It was every liberal’s dream of diverse, grass-roots political activism: more than a hundred people demonstrating angrily in front of the California state capitol against pending legislation that threatened people who are poor, who are disabled, and who are vulnerable. Disability-rights activists in wheel-chairs marched in solidarity with white medical professionals, alongside African-American clergy and advocates for the poor, next to Latino migrant farm workers and Catholics praying the rosary.
Some liberals, however, were displeased by this show of diversity. For Democratic assembly-women Dion Aroner of Berkeley and Sheila Kuehl of Santa Monica, for example, the protest was only the latest frustration. Aroner is the author of AB 1592, a bill to legalize physician-assisted suicide, and Kuehl is a leading supporter. Conventional wisdom had held that the bill would move swiftly and easily through the committee process and onto the assembly floor for quick approval. But the grass-roots coalition that had sprung up to oppose it had slowed the bill’s progress to a crawl.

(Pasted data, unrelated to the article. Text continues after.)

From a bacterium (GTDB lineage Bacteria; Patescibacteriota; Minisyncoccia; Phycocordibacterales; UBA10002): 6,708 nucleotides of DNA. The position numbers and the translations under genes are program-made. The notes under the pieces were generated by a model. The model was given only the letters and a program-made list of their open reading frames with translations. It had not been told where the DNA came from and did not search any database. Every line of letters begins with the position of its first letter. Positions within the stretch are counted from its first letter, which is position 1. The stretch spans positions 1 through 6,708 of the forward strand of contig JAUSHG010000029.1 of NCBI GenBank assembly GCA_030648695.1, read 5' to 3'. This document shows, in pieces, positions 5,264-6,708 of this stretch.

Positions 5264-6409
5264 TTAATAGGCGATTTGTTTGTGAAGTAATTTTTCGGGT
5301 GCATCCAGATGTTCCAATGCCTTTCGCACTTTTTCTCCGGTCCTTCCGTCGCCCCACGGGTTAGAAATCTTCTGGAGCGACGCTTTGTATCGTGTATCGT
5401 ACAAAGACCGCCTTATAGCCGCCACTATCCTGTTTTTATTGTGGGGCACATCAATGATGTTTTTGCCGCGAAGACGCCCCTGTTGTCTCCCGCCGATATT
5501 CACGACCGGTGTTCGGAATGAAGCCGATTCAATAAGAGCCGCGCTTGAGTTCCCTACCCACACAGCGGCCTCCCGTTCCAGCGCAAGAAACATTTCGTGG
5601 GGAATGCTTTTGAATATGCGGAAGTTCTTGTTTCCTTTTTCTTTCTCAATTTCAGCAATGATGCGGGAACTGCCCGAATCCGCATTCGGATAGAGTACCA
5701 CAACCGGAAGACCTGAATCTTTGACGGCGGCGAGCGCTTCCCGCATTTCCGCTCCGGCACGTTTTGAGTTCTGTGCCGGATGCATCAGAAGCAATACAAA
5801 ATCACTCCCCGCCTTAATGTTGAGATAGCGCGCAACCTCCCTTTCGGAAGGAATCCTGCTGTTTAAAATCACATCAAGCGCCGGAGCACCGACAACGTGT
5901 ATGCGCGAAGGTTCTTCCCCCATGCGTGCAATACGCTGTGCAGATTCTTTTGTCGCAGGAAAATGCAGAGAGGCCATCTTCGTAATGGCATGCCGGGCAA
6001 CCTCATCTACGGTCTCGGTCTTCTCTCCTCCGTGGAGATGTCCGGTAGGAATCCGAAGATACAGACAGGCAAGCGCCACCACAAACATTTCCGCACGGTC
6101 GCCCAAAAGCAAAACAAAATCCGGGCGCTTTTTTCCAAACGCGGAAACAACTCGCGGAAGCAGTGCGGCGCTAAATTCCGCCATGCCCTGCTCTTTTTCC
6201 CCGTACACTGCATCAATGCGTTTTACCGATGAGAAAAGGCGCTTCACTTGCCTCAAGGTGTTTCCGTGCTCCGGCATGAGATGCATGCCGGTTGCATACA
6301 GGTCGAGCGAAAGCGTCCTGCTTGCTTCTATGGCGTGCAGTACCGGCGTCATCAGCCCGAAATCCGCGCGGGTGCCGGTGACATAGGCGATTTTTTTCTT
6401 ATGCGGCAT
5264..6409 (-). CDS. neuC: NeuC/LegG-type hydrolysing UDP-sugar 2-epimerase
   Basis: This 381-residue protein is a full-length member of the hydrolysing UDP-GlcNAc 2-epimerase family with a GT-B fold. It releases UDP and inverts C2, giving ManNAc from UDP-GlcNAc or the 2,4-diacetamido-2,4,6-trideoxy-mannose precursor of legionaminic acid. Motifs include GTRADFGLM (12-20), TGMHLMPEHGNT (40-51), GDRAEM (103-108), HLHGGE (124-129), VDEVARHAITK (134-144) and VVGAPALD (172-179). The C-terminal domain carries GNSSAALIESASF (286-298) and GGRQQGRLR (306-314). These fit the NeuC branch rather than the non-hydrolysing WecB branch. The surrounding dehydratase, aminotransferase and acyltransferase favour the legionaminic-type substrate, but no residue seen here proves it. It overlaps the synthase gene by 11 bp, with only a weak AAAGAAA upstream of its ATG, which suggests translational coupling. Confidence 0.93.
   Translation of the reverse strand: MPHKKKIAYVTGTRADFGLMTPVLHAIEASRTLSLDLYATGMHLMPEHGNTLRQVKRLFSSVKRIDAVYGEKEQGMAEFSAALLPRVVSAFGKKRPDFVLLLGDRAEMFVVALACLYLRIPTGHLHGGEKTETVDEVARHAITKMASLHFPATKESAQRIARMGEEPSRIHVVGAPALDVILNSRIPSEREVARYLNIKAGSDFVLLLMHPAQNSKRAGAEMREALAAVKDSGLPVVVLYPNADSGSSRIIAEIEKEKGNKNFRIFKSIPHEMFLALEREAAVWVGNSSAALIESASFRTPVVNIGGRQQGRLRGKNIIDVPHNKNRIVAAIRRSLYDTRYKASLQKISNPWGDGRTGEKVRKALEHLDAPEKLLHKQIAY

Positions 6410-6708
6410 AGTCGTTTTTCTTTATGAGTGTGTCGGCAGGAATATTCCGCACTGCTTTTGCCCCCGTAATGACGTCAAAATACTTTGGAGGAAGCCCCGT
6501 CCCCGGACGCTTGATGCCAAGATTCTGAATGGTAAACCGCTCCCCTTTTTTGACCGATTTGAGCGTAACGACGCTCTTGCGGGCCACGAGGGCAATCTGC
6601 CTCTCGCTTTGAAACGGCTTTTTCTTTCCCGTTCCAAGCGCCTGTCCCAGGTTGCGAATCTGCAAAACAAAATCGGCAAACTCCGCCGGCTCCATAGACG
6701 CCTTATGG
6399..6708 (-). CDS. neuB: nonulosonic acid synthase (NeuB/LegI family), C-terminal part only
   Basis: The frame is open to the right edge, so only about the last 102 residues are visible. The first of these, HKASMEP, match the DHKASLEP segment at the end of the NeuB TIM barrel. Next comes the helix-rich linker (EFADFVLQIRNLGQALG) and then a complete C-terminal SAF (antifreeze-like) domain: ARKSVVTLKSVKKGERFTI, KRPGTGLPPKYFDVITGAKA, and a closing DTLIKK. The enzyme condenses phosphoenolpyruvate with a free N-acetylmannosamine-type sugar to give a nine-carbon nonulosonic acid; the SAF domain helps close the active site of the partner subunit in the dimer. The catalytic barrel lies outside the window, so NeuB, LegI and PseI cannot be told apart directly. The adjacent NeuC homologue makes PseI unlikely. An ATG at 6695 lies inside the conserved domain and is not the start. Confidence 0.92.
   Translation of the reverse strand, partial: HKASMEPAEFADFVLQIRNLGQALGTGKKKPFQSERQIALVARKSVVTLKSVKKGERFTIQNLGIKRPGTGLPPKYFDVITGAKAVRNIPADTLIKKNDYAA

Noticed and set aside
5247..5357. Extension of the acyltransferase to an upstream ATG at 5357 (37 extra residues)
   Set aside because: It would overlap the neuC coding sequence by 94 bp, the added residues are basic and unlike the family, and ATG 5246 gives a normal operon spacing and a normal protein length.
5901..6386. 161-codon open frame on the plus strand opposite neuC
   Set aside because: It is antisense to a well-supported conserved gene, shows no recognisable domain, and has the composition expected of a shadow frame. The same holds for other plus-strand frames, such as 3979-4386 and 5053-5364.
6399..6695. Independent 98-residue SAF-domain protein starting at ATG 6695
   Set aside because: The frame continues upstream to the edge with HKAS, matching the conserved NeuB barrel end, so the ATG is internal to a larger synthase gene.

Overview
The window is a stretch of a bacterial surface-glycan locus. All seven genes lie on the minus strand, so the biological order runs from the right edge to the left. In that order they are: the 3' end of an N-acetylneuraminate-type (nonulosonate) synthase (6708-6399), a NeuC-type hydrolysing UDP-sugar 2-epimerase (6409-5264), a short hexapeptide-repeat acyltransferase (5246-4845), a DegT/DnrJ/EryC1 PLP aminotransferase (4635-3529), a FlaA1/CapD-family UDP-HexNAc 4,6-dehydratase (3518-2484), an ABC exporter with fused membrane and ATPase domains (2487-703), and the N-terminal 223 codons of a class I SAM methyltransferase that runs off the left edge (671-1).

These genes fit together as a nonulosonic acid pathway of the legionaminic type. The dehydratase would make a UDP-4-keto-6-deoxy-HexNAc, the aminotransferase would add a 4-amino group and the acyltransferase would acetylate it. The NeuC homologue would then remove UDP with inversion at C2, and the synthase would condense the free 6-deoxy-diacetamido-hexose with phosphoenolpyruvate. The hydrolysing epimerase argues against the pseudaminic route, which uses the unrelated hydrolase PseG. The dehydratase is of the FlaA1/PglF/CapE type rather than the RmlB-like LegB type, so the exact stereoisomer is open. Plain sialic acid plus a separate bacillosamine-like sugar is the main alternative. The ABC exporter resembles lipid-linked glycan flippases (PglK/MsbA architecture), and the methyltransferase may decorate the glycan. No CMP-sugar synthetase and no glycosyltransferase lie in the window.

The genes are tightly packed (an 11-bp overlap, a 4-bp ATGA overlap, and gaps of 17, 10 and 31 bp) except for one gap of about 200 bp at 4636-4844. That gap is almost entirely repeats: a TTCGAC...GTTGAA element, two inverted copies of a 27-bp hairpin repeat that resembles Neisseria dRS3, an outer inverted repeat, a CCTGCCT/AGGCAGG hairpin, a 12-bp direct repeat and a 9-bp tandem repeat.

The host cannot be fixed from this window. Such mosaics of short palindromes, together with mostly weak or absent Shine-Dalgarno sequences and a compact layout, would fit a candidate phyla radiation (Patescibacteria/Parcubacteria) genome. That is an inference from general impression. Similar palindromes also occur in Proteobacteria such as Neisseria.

In contrast with the monochrome proponents of assisted suicide — all “white, well-off, well, and worried,” as disability-rights activist Diane Coleman puts it — the opponents “look like America.” For hours, they demonstrated on the sidewalk, walking in a circle and chanting robustly:
Kill the bill, not the ill!
We won’t take your deadly pill!
This is what we’re going to do:
Kill AB 1592!
One in four in this state are poor,
Medical care has closed its doors:
All of us want to stay alive!
We don’t want your suicide!
One, two, three four,
Death-squad medicine will kill the poor:
Five, six, seven, eight,
Stop 1592 before it’s too late!